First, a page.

But the thing that absolutely makes this the best Matrix film is the action. The so-called ‘Burly Brawl’ where Neo takes on the many Agent Smith’s might look a little dated now but it’s still thrilling to see the ridiculous number of Hugo Weavings the film gets on screen. And the highway chase is a masterclass in action, from the effects to the insane choreography. The highlight is the scene in which Morpheus whips out the katana and takes out the twins. For me however, the true standout action scene of the film is the château fight. This sees Neo take out a bunch of henchmen with fancy wire-work and ornate medieval weaponry. It shows that it doesn’t all have to be about CGI and huge set-pieces, and I think in the 16 years since the trilogy concluded people forget about how much great old-school hand-to-hand fighting there was.
So, for me, The Matrix Reloaded is the best of the trilogy – for having the best mix of action and brains. But what if there was more action? And far less brains? Well that brings us to the conclusion of the trilogy.
The Matrix Revolutions (2003)
The end of the trilogy wasn’t particularly popular with a lot of people – having a pretty pathetic 36% on Rotten Tomatoes. Let’s get something out of the way first though. It’s the weakest of the trilogy, but it’s not that bad.
Filmed concurrently with The Matrix Reloaded, this was to be the ending of an iconic trilogy. Sure, a lot people weren’t as keen on the second installment, and leaving it on a cliffhanger was a bit of a cop-out. But the story of ‘The One’ was being wrapped up, and there were a lot of heady questions to answer. So imagine a lot of people’s surprise when those more pretentious elements are seemingly thrown out for more action. A lot of the reviews at the time talk about how the pathos was gone, in it’s place; CGI and action.
But oh boy the action is astounding. That’s what surprised me about this film. Yeah it’s not entirely satisfying, but it has some of the best science-fiction action I’ve seen. Namely, the scenes of the soldiers in exo-suits defending Zion. The Wachowski’s anime influences are clear here, as the mech-suits fire thousands upon thousands of bullets at the incoming machine in what looks like a cross between a gorgeous baroque painting and a bullet-hell shooter. And whatever you think about Zion, it looks realistic. It looks lived-in and as if everything you’re seeing would actually work – all the gears on the mech-suits serve a purpose, every spinning turbine in the background is important.
Speaking of anime, the last battle between Neo and Smith is straight out of Dragonball Z. By the conclusion, Smith has assimilated everyone in the Matrix and now controls it totally. Neo and him start battling and it sees them throwing each other through concrete, flying through lighting storms and battling like Superman and Zod, and just punching each other in slow motion. It looks pretty great, but it’s far removed from the more grounded shootouts of the first film – so I can see why some people weren’t happy. Inter-cutting these CGI punch-fests are scenes of Smith and Neo battling with some proper kung-fu. These scenes are the highlights and you’d be crazy to not get hyped when Neo gets thrown across a room, only to get back up, taunt Smith, and carry on fighting. But that’s exactly it, a lot of this wacky over-the-top fighting is held together by the sheer charisma of Reeves and Weaving.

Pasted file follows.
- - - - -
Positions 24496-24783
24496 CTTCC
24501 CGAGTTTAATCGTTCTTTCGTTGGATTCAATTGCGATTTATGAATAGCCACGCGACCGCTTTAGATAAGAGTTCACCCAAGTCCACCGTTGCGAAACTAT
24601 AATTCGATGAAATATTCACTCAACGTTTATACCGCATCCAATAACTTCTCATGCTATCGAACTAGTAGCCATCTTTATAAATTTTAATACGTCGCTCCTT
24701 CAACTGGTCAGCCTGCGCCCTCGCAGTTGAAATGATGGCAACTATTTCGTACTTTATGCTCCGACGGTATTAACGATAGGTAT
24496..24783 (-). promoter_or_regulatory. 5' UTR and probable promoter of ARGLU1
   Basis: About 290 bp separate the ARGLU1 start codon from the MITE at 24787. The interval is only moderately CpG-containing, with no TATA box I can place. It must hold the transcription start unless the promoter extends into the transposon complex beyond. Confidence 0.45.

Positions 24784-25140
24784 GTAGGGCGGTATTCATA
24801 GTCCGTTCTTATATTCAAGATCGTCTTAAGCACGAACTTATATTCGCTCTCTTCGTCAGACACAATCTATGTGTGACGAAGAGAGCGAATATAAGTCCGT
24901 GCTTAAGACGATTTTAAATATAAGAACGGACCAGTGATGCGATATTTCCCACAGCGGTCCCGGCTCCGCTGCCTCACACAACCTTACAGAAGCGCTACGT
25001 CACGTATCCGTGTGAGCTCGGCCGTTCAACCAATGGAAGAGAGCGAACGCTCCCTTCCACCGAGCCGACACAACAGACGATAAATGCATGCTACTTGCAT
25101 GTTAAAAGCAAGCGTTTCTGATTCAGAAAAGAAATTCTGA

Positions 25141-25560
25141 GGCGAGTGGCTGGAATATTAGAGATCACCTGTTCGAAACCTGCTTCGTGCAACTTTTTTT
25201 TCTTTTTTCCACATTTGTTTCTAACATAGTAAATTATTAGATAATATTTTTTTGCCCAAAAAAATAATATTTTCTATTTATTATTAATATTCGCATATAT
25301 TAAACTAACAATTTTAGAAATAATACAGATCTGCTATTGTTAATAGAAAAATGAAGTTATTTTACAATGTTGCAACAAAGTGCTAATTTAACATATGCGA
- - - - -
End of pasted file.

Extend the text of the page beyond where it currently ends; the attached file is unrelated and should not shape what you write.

And they need all the charisma they can get in this film, as the writing does little to help them out. There’s little levity in it, intentional or not. This means that the serious, expositional writing of The Wachowskis has to do all the heavy lifting. And while there is less than in the previous films, some scenes really needed a few minutes shaved off in the editing process. The main one is Trinity’s death. After being impaled by debris on her an Neo’s suicide mission into the machine city, she takes an agonising five minutes to die. It’s sweet, and I do believe in the love between the characters, but it drags.
Despite how much I enjoyed this film, there is a fatal misstep in perhaps the most important part of the film; the ending. Going into this, fans wanted to know what would happen to Neo. Would he survive? Would he die? But what we get is…difficult to describe. Neo makes a deal with the leader of the machines (the Deus Ex Machina) and takes out Smith. Or let’s Smith kill him, thus killing Smith. Or something. It’s not super clear. And it’s not 100% obvious whether Neo dies or not. Worst of all, in a film that can stretch scenes three times longer than they need to be, the ending feels rushed. And it feels an awful lot like a cliffhanger, which is kind of insulting after three films. But on the other hand, a lot of people will find more than enough closure in the ending of Neo’s story, even if it’s not 100% successful. The ending is up to interpretation, which is a risky move, because it seems that the majority of viewers interpret it as a letdown.
Overall, it’s a messy ending to the series. But it feels like every part, every strange moment, every questionable choice was 100% intentional. So even though it might not be the ending you want, it feels like a natural ending to the story The Wachowskis wanted to tell, for better or for worse. And it’s easy to nitpick when looking at the film on it’s own, but as a whole it works.
And if you’re still not sold, the first film is near-perfect and can exist on it’s own. The sequels take place years afterwards, giving the first one an interesting standalone quality. So you could always take the blue pill and just forget about the sequels.